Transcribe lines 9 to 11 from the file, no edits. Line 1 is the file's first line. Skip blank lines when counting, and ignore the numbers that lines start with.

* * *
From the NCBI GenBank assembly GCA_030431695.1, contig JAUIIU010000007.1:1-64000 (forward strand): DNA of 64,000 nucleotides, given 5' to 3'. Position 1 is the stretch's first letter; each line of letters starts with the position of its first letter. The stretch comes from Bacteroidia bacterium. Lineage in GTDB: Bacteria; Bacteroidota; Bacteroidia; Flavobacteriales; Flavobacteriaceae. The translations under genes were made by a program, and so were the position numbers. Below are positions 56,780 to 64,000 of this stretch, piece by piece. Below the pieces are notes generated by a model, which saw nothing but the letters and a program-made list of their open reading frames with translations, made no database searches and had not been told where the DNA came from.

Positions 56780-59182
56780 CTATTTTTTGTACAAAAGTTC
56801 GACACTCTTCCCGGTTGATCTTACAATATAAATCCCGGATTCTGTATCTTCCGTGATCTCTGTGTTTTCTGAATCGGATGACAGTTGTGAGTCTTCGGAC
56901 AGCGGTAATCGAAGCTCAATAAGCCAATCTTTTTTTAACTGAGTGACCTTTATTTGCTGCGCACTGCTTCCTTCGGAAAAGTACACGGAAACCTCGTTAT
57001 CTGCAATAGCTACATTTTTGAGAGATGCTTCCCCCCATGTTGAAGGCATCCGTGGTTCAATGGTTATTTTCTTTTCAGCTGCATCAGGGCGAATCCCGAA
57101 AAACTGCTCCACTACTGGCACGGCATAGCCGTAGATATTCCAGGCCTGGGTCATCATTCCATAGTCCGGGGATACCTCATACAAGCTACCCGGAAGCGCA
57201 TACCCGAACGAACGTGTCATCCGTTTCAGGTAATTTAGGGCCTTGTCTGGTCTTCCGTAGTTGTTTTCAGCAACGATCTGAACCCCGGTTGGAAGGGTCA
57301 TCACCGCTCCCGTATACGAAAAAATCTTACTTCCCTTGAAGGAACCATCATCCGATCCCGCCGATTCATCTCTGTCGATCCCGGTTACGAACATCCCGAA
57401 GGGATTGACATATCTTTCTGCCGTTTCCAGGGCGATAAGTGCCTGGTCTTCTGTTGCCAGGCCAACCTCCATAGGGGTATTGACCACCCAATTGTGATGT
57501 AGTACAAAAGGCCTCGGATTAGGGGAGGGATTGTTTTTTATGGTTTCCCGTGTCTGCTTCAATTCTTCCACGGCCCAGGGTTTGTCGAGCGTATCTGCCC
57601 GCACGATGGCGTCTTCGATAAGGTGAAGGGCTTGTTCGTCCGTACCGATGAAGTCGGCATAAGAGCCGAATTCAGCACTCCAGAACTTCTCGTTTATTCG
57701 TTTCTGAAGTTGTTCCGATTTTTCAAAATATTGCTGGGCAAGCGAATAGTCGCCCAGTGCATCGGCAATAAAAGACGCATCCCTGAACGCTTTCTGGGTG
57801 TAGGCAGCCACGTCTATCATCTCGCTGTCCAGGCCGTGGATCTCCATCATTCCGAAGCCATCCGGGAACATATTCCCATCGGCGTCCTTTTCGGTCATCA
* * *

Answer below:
57301 TCACCGCTCCCGTATACGAAAAAATCTTACTTCCCTTGAAGGAACCATCATCCGATCCCGCCGATTCATCTCTGTCGATCCCGGTTACGAACATCCCGAA
57401 GGGATTGACATATCTTTCTGCCGTTTCCAGGGCGATAAGTGCCTGGTCTTCTGTTGCCAGGCCAACCTCCATAGGGGTATTGACCACCCAATTGTGATGT
57501 AGTACAAAAGGCCTCGGATTAGGGGAGGGATTGTTTTTTATGGTTTCCCGTGTCTGCTTCAATTCTTCCACGGCCCAGGGTTTGTCGAGCGTATCTGCCC